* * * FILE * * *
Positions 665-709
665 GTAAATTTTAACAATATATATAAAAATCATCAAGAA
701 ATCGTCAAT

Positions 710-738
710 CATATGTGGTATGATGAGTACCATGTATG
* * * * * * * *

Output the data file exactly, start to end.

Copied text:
Positions 665-709
665 GTAAATTTTAACAATATATATAAAAATCATCAAGAA
701 ATCGTCAAT

Positions 710-738
710 CATATGTGGTATGATGAGTACCATGTATG